Australia to Europe in under five hours
BOEING has unveiled a new hypersonic 6400kmh jet that could fly from New York to London in just two hours and from Australia to Europe in less than five, it has been reported.
The Sun reports the airline giant also said the new aircraft, which could be released into service in 2030, is almost three times faster than Concorde.
According to Aviation Week Network, Boeing has joined with hypersonic specialists at the company's research and technology unit to study a Mach 5 passenger transport capable of crossing the Atlantic Ocean in two hours or the Pacific Ocean in three hours.
Flying at Mach 5, the unnamed aircraft has a projected cruise altitude of 30 kilometres - nine kilometres higher than Concorde - and two-and-a-half times its speed.
Boeing said its additional speed would enable same-day return flights even across the Pacific and provide airlines with increased asset utilisation, it has been reported.
It would allow the aircraft to fly from Australia to Europe in less than five hours, the West Australian reported.
The concept vehicle was unveiled at the American Institute of Aeronautics and Astronautics Aviation 2018 conference in Atlanta.
Its size would be larger than long-range business jets, but smaller than Boeing's 737 aircraft.
It's also hoped the new aircraft would have military applications.
"When you look at the problem of getting from Point A to Point B anywhere in the world, the question is how fast do you want to go and how fast is fast enough?" Boeing's chief scientist for hypersonics Kevin Bowcutt said.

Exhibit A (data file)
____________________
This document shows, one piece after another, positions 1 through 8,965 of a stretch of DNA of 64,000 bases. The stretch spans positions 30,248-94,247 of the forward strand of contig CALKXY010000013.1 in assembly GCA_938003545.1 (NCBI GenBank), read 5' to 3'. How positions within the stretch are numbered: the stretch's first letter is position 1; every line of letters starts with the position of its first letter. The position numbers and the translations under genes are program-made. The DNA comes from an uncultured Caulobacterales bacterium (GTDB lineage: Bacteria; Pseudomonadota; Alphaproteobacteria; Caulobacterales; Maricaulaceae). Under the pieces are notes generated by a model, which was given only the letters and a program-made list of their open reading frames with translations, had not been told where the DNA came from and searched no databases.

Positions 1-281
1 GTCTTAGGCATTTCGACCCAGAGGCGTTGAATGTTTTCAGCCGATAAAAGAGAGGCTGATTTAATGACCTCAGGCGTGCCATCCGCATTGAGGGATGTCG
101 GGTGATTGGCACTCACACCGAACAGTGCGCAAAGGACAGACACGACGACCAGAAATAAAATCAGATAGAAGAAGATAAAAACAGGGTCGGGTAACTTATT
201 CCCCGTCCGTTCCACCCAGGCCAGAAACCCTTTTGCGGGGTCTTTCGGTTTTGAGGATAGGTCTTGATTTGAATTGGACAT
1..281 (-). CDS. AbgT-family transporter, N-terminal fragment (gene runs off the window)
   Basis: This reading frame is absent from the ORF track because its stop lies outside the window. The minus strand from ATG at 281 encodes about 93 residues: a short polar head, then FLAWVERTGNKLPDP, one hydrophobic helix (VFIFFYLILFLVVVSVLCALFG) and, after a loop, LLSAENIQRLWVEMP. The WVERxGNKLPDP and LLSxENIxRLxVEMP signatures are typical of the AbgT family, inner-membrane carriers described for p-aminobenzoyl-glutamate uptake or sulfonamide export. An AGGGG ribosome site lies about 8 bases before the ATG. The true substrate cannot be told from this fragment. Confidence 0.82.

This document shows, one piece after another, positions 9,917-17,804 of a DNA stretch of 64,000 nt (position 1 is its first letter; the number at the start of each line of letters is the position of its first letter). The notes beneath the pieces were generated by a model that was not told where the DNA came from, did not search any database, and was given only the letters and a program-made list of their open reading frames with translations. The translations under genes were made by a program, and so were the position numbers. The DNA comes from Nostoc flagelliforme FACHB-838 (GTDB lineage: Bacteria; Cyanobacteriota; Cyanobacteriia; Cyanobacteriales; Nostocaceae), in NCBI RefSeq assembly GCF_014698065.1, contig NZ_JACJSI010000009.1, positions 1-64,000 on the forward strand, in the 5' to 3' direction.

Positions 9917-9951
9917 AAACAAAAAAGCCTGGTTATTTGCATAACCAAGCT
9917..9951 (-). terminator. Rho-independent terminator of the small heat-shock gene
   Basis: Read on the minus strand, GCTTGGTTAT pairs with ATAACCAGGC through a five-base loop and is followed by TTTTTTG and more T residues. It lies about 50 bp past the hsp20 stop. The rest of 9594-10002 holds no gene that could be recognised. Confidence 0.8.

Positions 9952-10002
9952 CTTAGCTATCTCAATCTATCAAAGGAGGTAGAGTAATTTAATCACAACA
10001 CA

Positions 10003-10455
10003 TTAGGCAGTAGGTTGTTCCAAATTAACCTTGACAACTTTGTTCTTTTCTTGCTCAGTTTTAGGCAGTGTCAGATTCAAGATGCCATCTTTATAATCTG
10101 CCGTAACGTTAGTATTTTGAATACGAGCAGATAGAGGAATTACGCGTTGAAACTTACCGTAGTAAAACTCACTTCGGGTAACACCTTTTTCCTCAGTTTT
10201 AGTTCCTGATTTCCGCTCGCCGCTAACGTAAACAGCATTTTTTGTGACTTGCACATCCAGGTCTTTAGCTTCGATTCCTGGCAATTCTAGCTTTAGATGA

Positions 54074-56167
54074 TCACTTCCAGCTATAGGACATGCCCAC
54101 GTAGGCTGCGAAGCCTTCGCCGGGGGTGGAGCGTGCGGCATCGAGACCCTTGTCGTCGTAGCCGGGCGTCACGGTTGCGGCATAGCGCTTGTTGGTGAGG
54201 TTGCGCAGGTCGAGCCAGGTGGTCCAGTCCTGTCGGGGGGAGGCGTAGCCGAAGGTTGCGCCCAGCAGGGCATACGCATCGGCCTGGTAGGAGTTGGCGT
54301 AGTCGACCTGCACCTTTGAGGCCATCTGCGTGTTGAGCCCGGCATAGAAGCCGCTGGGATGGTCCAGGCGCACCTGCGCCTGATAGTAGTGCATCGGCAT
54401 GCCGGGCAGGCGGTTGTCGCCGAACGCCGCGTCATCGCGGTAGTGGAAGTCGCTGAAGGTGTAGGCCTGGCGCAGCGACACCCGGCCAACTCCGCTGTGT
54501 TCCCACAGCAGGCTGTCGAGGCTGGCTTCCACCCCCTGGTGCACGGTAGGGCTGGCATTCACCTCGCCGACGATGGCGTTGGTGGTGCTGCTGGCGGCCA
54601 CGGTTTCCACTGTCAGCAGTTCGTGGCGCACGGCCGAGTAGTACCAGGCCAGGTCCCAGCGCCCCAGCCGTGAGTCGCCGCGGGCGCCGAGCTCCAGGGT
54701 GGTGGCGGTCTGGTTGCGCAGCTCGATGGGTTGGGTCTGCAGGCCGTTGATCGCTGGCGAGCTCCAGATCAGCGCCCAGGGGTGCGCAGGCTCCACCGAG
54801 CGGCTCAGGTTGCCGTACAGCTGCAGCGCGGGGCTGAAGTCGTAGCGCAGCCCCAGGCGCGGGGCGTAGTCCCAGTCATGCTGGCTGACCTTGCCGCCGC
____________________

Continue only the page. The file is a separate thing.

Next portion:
"Supersonic isn't really fast enough to go overseas and back in one day. For the business traveller or the military, where time is really important, that's an interesting point.
"Mach 5 is where you can do that. You can get across the Atlantic in about two hours and across the Pacific in about three hours."
Mr Bowcutt said the aircraft, if sanctioned, could be flying in military operations within ten years.
But he explained commercial planes took longer due to "market, regulatory and environmental requirements".
"So it will happen when there is a convergence of those things," he said.
Concorde was the ultimate luxury in air travel but in 2003 the iconic jet was grounded and supersonic passenger flights came to an end.
In April 2003, Air France and British Airways announced they would be retiring their Concorde fleets after 27 years of service, with both carriers blaming low passenger numbers and rising maintenance costs.
Passenger numbers fell after an Air France Concorde crashed minutes after taking off from Paris in July 2000, killing all 109 people on board and four on the ground.
On a Concorde flight, the typical flight time from London to New York was about three-and-a-half hours.
The aircraft had a top speed of 2180km/h while regular passenger planes travelled at between 800 and 970km/h.
Corcorde was capable of travelling faster, but due to the amount of noise it made, pilots were only able to hit the throttle over the Atlantic Ocean.
This article originally appeared on The Sun and was reproduced with permission.